It’s completely forbidden for the Bedouin, or other Palestinians, to build with cement or blocks here, in Area C of the West Bank. We are not allowed to build anything unless we have a military issue building permit, and those permits are not issued. So, we looked on the internet and found that in South America, people are building with mud and used car tyres. We brought that idea here and got to work. People were here helping us from all over the world, including left-wing Israelis. I will remember this picture in my mind until my last days: when we had meal breaks, we all sat on the floor together, mud on our hands. Bedouin, Israelis and people from all over Europe sitting, eating together.

About two weeks into the building of the school, the military and the settlers up on the hill discovered that we were building, and issued a stop work order. Our response was to put our own watchmen out while workers carried on working inside. When the police or the army came, we would take all the women into our homes and dress them up as Bedouin women. The men we hid in the desert. If they had discovered our international volunteers, they would have been arrested, immediately taken to the airport and maybe denied entry to come back for the next ten years. The Israelis would have been arrested and sent to prison. This way, we finished building the school. We got teachers from the PA.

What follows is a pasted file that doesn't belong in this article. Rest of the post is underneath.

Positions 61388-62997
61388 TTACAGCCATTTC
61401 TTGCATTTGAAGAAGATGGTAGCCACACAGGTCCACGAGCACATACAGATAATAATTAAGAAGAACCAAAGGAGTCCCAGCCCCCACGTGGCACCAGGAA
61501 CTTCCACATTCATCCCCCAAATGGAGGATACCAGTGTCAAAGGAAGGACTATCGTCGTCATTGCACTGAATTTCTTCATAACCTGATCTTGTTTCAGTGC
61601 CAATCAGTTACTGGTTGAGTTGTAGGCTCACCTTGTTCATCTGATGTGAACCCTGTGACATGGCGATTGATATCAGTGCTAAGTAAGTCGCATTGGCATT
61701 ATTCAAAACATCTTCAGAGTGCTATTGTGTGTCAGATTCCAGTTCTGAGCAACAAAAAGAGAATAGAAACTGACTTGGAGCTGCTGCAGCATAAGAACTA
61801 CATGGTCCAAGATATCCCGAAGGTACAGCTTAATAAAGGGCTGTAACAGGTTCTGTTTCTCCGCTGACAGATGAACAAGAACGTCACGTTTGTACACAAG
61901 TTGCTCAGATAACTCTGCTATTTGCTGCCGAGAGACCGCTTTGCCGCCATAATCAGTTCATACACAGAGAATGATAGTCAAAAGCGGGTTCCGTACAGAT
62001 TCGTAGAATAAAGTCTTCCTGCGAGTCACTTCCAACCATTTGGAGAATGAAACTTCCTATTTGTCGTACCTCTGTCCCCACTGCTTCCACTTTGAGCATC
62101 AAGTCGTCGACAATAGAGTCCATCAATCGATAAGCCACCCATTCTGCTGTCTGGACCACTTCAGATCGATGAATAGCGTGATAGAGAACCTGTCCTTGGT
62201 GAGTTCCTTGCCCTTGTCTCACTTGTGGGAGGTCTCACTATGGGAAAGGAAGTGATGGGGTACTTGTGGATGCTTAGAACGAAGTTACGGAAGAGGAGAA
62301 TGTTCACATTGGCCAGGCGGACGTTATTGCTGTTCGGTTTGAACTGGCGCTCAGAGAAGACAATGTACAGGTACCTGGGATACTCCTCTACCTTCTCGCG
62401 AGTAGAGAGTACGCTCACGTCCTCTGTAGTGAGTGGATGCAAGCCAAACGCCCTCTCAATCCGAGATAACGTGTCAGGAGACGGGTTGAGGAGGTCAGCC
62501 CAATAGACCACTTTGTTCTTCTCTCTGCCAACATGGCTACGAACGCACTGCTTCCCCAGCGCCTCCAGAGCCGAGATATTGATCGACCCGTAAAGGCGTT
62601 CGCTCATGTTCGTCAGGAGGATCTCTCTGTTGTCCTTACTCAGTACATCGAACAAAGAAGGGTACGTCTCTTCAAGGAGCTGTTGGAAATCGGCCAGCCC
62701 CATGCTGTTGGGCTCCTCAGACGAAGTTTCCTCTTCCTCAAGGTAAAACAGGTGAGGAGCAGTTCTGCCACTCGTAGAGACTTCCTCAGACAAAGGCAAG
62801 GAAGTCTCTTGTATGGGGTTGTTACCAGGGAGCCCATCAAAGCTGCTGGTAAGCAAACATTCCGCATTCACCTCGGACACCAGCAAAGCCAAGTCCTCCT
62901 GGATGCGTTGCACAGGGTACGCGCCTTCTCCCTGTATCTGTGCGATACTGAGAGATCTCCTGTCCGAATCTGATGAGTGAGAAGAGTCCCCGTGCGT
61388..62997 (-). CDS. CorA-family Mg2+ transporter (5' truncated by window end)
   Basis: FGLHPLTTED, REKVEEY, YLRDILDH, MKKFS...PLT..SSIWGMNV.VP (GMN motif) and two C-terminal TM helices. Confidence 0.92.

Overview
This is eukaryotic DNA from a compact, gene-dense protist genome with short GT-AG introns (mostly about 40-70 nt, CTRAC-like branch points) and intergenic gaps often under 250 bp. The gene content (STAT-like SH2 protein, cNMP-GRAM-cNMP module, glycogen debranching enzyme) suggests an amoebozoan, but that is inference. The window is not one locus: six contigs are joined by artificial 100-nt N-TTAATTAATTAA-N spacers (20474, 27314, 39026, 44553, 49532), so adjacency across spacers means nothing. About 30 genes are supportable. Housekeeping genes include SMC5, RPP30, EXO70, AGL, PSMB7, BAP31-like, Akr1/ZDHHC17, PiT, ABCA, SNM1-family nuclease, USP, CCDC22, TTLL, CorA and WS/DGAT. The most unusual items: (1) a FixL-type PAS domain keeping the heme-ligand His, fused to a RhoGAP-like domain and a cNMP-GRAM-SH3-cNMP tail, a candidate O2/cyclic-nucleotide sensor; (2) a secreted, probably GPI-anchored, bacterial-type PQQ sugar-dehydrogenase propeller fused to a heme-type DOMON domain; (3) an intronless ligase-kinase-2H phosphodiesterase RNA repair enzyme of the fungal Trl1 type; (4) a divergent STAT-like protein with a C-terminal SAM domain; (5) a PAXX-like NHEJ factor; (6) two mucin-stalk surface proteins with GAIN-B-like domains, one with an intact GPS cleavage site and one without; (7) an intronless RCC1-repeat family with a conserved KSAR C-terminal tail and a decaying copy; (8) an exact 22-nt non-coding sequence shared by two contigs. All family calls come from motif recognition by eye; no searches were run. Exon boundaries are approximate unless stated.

In the old days, the Bedouin had many, many animals. They had large flocks and wouldn’t need to work in any other undertaking or employment. In the morning, the men would go out with the animals and the women would go to the market with all of the products, especially dairy products, to sell. If she needed anything, she would not have to ask her husband for money, she would just go and buy it. In those days, if a man needed wanted to buy cigarettes, he had to go and beg her for money. Our women were the finance managers – the other way around to how it is today. We are becoming more conservative, more patriarchal. Women are stuck in the kitchen with nowhere to go, no money. Their situation is worse than ever, and stress levels are much, much higher. There’s now nowhere for us to legally take the animals out. Our income every year has been steadily going down. It’s very dangerous. It’s not sustainable.